Communication with their parents often falters during adolescence because teenagers are actively seeking out new voices, experiences and attitudes that challenge us and challenge our perspective on life.
That challenge may be expressed as a dismissal of what we say, or a rejection of what we believe. Sometimes the rejection can seem very personal and sometimes may even appear aggressive.
It sounds like, from your query, you feel like your son has rejected you. His rudeness and dismissiveness are, no doubt, hurtful and upsetting. It is very unpleasant to be subjected to this.
However, part of his growing up will be to accept or reject what you stand for and make his own choices about his life. He does need guidance in how to do this, without harming others.
I wonder if you are struggling to find the right way to connect to your son to be able to still guide and direct him, while negotiating his increasing independence and self-direction?
The feedback that you are getting from your husband isn't very helpful. Telling you that you "nag" your son seems just like criticism, with no constructive help about what it is that you say or do that might be unhelpful for your son.
I could imagine that you feel quite defensive and resentful if this is his attitude towards you and your relationship with your son.
Indeed, if he makes these comments to you, in front of your son, then they will have the added effect of undermining your authority, making it even more difficult for you to communicate effectively with your son.
So, tackle your husband on this issue. Get him to explain what it is about the words you use, the behaviours your display, or the tone in your voice, that seems "nagging". Then see if he has any useful suggestions for how better to encourage your son to take some responsibility for his role in the family.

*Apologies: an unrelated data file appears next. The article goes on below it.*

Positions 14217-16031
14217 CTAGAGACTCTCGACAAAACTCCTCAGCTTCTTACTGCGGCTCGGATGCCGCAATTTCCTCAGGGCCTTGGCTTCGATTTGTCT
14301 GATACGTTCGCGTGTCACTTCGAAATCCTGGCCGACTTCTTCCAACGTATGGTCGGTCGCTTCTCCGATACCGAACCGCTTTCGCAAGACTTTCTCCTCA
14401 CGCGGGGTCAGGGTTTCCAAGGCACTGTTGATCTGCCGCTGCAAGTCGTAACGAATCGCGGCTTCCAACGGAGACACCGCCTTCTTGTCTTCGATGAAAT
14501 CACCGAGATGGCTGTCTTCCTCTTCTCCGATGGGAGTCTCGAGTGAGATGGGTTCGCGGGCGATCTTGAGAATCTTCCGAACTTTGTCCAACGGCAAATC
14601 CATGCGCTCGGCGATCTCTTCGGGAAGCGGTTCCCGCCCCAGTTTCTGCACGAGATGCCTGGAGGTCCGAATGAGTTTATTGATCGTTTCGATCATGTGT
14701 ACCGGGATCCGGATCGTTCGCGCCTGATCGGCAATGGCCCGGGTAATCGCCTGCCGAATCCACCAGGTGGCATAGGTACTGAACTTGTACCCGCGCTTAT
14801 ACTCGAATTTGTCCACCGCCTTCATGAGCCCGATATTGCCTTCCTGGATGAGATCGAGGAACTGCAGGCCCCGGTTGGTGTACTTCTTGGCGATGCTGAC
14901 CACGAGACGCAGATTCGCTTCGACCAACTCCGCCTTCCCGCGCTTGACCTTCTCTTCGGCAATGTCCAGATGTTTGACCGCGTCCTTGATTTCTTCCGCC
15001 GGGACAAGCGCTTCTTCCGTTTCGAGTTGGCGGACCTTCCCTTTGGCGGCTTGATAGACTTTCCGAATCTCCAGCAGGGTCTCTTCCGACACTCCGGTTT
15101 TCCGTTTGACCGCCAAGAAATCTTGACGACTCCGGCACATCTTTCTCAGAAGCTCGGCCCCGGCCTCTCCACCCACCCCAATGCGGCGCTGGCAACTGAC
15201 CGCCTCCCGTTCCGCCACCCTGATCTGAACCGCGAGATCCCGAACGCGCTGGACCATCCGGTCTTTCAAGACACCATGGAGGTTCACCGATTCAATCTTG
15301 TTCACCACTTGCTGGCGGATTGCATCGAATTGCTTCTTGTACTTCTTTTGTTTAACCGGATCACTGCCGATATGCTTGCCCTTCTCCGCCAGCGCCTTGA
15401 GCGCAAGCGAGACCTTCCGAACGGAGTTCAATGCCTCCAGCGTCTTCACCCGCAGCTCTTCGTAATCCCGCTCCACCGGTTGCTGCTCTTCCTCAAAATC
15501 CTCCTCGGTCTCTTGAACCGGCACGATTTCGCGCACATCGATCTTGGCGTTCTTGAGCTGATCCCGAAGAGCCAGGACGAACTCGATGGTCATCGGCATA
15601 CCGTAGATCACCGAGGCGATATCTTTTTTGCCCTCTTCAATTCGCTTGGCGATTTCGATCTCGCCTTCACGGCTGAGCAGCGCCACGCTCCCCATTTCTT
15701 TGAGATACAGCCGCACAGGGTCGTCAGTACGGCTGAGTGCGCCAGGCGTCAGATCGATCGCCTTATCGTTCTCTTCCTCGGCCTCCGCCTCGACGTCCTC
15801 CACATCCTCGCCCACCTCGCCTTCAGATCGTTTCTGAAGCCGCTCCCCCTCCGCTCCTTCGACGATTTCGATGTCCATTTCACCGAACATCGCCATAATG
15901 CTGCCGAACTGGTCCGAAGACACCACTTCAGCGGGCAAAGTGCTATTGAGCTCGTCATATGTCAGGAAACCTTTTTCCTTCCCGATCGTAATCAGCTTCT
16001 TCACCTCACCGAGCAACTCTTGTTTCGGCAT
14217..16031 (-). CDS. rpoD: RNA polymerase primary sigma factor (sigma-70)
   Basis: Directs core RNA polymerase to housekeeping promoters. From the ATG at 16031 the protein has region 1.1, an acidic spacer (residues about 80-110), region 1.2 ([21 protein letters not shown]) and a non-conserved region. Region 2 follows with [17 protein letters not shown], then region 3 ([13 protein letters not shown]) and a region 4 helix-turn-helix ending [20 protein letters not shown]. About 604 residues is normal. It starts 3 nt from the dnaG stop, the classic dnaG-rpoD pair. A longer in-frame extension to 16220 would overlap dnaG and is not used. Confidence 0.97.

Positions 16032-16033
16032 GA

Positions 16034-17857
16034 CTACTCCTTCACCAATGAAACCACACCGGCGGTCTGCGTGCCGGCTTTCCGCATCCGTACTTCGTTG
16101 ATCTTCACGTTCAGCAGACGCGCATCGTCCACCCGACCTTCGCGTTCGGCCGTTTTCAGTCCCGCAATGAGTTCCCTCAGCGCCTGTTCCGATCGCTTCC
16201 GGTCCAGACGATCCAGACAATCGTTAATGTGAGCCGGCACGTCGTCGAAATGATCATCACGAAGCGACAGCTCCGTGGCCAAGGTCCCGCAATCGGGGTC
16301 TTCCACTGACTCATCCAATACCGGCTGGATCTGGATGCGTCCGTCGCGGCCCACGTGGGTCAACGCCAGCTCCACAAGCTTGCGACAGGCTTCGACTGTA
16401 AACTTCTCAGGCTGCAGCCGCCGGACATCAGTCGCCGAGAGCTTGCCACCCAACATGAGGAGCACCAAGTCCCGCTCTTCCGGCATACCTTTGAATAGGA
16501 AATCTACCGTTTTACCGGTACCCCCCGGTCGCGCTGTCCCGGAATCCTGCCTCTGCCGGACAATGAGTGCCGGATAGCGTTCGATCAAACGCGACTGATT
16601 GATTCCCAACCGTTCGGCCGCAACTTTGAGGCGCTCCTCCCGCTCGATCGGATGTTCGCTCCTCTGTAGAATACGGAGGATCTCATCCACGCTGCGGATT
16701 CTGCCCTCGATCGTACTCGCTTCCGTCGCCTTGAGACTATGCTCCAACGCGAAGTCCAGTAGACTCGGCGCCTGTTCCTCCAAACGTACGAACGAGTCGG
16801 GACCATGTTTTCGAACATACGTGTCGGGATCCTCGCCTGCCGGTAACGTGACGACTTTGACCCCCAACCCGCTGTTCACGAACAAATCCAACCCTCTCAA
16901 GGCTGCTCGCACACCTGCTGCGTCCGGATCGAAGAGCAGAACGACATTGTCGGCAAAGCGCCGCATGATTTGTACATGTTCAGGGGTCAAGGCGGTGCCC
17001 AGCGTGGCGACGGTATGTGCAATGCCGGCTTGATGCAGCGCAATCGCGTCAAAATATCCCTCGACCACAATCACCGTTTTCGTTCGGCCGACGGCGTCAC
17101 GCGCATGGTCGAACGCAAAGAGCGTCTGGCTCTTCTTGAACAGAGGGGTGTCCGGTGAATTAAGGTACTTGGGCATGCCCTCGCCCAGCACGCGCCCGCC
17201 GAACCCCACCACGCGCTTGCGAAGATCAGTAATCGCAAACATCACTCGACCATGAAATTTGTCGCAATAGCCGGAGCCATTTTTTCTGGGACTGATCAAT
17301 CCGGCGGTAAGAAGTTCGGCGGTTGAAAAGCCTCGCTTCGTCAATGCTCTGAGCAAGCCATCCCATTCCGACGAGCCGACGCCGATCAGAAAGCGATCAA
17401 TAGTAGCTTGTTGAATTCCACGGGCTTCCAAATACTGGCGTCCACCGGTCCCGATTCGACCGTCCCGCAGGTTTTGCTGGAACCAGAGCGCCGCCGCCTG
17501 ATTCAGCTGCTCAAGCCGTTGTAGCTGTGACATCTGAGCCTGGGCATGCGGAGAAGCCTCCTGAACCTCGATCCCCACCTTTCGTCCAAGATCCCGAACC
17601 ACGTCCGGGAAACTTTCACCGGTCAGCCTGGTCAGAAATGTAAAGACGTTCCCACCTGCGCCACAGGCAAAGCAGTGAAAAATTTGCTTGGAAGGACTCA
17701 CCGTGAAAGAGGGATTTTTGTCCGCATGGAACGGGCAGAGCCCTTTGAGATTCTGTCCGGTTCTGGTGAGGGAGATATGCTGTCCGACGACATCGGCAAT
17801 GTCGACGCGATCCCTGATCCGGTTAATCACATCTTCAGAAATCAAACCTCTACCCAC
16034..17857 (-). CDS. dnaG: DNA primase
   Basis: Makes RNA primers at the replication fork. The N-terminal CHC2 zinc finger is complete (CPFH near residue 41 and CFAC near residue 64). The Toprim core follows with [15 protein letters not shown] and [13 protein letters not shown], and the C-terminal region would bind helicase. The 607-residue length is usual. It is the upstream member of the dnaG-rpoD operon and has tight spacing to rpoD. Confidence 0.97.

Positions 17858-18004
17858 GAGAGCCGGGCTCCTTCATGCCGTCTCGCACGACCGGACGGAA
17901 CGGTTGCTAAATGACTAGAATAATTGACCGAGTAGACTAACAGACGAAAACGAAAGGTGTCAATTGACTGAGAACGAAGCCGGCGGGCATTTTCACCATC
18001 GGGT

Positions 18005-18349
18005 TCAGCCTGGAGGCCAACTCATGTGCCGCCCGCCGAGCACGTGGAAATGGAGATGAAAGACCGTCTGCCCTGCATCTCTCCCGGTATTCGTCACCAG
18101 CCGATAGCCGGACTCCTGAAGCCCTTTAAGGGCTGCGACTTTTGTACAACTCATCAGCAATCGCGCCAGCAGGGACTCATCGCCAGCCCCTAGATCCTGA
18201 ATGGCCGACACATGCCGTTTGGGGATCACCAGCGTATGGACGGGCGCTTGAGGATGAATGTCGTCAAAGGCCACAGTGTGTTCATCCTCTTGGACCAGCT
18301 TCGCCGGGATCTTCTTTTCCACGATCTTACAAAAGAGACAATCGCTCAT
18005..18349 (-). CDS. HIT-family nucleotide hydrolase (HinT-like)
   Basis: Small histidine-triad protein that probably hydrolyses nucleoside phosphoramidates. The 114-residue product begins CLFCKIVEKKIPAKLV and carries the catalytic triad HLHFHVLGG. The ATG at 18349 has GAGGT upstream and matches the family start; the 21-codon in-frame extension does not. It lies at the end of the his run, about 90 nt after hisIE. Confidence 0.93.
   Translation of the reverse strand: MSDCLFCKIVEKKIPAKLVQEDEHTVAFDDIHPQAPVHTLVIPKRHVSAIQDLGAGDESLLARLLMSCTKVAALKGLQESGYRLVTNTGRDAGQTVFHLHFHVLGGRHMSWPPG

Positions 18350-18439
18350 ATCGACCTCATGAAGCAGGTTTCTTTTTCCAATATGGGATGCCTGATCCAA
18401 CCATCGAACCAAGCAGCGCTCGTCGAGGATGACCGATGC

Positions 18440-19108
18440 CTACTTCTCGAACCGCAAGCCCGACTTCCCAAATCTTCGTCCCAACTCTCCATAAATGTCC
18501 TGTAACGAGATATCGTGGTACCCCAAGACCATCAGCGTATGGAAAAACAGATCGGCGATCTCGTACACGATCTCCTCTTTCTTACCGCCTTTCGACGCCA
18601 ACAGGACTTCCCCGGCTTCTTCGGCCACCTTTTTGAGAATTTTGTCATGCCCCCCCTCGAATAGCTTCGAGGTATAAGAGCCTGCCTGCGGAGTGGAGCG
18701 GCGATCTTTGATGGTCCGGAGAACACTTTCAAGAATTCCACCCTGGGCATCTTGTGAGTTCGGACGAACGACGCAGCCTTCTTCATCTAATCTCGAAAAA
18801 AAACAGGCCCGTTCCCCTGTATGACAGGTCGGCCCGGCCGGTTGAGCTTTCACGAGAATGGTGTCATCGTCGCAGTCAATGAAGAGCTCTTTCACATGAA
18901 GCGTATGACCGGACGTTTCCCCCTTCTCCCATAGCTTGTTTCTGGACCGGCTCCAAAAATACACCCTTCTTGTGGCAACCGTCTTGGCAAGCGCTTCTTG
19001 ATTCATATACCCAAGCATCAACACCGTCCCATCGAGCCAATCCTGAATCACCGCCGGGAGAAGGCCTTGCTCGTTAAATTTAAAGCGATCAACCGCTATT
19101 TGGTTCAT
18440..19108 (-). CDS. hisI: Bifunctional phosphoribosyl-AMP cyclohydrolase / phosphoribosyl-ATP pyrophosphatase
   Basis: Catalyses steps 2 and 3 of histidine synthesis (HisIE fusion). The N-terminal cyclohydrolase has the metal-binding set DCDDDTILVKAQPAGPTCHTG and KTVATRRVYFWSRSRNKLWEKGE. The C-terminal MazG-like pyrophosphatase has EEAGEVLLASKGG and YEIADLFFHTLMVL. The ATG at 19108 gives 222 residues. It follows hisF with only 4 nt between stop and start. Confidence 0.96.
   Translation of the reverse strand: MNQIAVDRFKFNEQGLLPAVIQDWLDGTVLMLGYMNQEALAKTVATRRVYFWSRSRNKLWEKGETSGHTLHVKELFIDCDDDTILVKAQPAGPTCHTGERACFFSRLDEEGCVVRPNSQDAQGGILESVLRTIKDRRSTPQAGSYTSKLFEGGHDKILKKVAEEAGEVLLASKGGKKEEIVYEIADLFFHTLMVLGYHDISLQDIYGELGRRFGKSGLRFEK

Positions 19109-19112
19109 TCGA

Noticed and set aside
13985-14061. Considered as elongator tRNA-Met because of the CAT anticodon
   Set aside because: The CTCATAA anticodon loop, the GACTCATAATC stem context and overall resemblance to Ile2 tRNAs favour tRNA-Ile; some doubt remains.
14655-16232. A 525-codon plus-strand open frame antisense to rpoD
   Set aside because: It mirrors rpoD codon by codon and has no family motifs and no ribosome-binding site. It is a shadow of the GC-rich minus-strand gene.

It may be that your husband has some helpful ideas about how to get through to your son, particularly if he feels he has an effective means himself.
You may be able to learn from that. Or, it may become clear that your husband has no better ideas, in which case he needs to learn not to interfere in what you say or do when you are the one directly dealing with your son.
For your own direct communication, think about just building rapport with him, like you might when trying to get to know a new friend. Show the same level of interest in him and his life. Grab the small windows when it might be possible to just chat.
Building up your relationship with him, again, means that when you then have to set limits or insist on certain behaviours he is likely to be more respectful in his responses.
You and his dad still need to be the ones in charge, making the rules and setting the expectations, but you can include him and his opinion more and more.
If he feels he gets his say, then he may be more amenable to help, or to simply be polite, even if he doesn't get his way.